By Jessie Levine, Simmons University

There is no easy or simple way to describe the feelings experienced as one walks through the
Birkenau Death Camp in Oświęcim, Poland. For the duration of my visit, I felt haunted by the
horrid acts committed there almost 75 years ago, in addition to the hundreds of thousands of
individuals murdered there by the Nazi regime. It is difficult to fully comprehend the horrors that
took place on the same grounds that I was standing on today, especially since much of
Birkenau is in ruin. Imagining the horror and the confusion experienced by each prisoner there
is emotionally draining and very difficult to conceptualize on a scale that large.

Birkenau is a very solemn place. Hundreds of thousands of people were murdered there for
simply living their lives and practicing their beliefs. Personally, it was very difficult for me to think
about how people would want to sentence me to death to due my personal beliefs and
practices. There was a general mood of silence as we walked through the camp and visited
each of the key locations where important events occurred. I was impressed at the level of
respect and mourning exhibited by almost all of the visitors we saw today. There have likely
been many visitors who have disrespected the memory of those who perished at the camp,
however, today, many of the visitors seemed to be respectful and cognoscente of the atrocities
that occurred there.

Between Auschwitz and Birkenau, we visited and showed our respects to places where more
than one million people perished and countless others were exposed to trauma that will affect
them for the remainder of their lives. One of the most important aspects of both of these camps
was the element of humiliation. That element is consistent with almost all of the concentration
and death camps throughout the region. Many forms of humiliation used at these camps could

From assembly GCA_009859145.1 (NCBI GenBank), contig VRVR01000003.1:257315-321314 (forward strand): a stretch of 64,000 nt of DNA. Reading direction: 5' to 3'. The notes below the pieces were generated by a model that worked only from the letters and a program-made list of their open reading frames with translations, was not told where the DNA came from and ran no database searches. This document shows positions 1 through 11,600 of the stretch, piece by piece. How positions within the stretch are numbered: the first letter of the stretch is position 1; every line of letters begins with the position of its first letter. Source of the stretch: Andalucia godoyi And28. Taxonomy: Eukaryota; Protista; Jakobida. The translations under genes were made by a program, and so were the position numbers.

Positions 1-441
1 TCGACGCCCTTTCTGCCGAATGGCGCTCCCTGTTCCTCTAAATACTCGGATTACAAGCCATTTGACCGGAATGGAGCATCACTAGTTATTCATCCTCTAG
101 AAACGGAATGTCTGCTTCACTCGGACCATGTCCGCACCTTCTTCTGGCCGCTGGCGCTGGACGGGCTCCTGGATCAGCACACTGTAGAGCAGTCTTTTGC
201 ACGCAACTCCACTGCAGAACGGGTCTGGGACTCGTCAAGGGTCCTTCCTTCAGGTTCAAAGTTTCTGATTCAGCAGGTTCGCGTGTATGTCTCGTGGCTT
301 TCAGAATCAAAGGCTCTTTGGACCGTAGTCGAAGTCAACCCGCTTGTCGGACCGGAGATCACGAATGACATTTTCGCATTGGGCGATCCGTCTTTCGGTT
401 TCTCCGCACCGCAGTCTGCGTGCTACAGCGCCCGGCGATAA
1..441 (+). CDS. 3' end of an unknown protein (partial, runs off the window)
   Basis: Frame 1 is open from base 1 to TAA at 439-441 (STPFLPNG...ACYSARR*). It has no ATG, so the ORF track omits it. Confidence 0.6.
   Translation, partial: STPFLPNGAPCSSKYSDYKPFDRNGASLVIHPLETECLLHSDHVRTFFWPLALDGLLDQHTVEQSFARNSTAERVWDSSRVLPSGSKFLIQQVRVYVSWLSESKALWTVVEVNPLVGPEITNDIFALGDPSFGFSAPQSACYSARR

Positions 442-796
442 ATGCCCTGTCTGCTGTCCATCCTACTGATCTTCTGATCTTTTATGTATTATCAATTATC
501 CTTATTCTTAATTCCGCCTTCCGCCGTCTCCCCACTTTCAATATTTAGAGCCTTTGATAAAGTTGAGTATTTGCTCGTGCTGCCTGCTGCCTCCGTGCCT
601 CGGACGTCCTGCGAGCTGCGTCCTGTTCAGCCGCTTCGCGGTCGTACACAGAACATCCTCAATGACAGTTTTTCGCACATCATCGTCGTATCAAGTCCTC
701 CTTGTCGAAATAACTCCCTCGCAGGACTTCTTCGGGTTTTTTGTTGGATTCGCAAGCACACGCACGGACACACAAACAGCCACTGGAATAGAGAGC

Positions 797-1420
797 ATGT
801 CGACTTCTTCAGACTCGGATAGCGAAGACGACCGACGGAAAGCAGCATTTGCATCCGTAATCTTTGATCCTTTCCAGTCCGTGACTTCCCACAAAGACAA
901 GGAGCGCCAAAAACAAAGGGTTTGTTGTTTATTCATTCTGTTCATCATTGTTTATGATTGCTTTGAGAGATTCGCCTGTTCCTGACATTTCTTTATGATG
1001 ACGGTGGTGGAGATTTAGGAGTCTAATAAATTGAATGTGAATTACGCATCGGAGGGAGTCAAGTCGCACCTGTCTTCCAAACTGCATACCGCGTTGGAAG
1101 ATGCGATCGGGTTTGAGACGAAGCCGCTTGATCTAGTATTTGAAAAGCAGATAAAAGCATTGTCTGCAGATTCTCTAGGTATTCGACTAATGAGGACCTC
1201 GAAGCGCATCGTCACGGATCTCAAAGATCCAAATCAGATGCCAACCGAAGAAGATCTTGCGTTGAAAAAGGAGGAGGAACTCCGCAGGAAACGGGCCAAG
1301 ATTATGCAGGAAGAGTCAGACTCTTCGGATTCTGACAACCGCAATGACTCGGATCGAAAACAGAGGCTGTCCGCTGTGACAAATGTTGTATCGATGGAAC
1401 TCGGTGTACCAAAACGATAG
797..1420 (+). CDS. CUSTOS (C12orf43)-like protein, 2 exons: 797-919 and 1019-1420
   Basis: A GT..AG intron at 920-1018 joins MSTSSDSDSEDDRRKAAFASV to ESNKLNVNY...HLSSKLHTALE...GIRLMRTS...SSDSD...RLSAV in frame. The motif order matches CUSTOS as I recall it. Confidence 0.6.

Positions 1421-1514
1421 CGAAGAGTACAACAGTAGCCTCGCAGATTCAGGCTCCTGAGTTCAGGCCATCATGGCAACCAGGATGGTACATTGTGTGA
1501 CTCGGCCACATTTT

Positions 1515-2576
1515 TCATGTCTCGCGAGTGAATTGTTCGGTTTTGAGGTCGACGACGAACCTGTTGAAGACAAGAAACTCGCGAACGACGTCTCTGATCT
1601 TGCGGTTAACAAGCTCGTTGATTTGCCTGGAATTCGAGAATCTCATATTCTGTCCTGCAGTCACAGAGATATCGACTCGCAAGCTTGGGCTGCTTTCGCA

also be considered forms of torture or punishment.

After visiting both camps, the most disturbing example of humiliation to be when the prisoners
were forced to get their heads shaved and when they had their prisoner numbers tattooed on
their arms. Through those acts, the prisoners were completely stripped of their personhood and
almost every part of their identity. I imagine that to be one of the most humiliating phases of life
at these camps. When the prisoners were being shaved and given their tattoos, they hadn’t
even experienced some of the most horrid things at Auschwitz or Birkenau. After that, life would
only get worse.

Walking through these camps brought me a new understanding to the Holocaust that I never
thought I would be able to experience. The fear, suffering, and sadness experienced at these
sites is immeasurable and the sadness continues to extend onto the visitors and descendants of
the survivors. While visiting these sites if emotionally exhausting and distressing, I think it is a
vital experience for every Jewish individual to experience. Although one may not have any
relatives who experienced the Holocaust, like me, it is one of the most important events in
Jewish history, and world history as well.

This post is part of series of articles written by participants on our “We Will Write Our History” writing seminar in Auschwitz. Learn more at